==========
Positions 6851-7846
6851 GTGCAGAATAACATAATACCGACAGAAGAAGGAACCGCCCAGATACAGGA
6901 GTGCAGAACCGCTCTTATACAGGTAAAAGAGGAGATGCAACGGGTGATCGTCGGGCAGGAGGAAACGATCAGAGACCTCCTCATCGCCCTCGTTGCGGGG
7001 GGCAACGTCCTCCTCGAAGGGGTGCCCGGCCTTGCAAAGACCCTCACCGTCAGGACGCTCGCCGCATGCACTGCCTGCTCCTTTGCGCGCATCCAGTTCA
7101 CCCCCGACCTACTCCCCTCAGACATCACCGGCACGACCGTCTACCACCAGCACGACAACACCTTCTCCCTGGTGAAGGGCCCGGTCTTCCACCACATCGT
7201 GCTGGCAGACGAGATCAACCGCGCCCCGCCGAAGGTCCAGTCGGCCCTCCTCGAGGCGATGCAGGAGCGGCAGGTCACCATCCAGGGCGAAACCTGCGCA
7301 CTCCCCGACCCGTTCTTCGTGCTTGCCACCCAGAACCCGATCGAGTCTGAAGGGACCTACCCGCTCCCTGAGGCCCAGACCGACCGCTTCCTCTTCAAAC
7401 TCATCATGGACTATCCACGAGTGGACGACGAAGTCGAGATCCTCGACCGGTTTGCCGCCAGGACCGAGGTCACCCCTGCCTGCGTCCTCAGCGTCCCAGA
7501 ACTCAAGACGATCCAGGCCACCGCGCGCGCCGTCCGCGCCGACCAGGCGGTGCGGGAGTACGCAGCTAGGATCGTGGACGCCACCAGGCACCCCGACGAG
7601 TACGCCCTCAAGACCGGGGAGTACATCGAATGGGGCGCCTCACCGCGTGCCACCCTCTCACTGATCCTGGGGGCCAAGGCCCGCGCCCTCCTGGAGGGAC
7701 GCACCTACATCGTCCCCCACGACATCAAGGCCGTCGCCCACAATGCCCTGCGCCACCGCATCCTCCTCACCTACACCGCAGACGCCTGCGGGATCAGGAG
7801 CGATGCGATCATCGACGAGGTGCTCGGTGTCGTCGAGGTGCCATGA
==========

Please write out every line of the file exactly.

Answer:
Positions 6851-7846
6851 GTGCAGAATAACATAATACCGACAGAAGAAGGAACCGCCCAGATACAGGA
6901 GTGCAGAACCGCTCTTATACAGGTAAAAGAGGAGATGCAACGGGTGATCGTCGGGCAGGAGGAAACGATCAGAGACCTCCTCATCGCCCTCGTTGCGGGG
7001 GGCAACGTCCTCCTCGAAGGGGTGCCCGGCCTTGCAAAGACCCTCACCGTCAGGACGCTCGCCGCATGCACTGCCTGCTCCTTTGCGCGCATCCAGTTCA
7101 CCCCCGACCTACTCCCCTCAGACATCACCGGCACGACCGTCTACCACCAGCACGACAACACCTTCTCCCTGGTGAAGGGCCCGGTCTTCCACCACATCGT
7201 GCTGGCAGACGAGATCAACCGCGCCCCGCCGAAGGTCCAGTCGGCCCTCCTCGAGGCGATGCAGGAGCGGCAGGTCACCATCCAGGGCGAAACCTGCGCA
7301 CTCCCCGACCCGTTCTTCGTGCTTGCCACCCAGAACCCGATCGAGTCTGAAGGGACCTACCCGCTCCCTGAGGCCCAGACCGACCGCTTCCTCTTCAAAC
7401 TCATCATGGACTATCCACGAGTGGACGACGAAGTCGAGATCCTCGACCGGTTTGCCGCCAGGACCGAGGTCACCCCTGCCTGCGTCCTCAGCGTCCCAGA
7501 ACTCAAGACGATCCAGGCCACCGCGCGCGCCGTCCGCGCCGACCAGGCGGTGCGGGAGTACGCAGCTAGGATCGTGGACGCCACCAGGCACCCCGACGAG
7601 TACGCCCTCAAGACCGGGGAGTACATCGAATGGGGCGCCTCACCGCGTGCCACCCTCTCACTGATCCTGGGGGCCAAGGCCCGCGCCCTCCTGGAGGGAC
7701 GCACCTACATCGTCCCCCACGACATCAAGGCCGTCGCCCACAATGCCCTGCGCCACCGCATCCTCCTCACCTACACCGCAGACGCCTGCGGGATCAGGAG
7801 CGATGCGATCATCGACGAGGTGCTCGGTGTCGTCGAGGTGCCATGA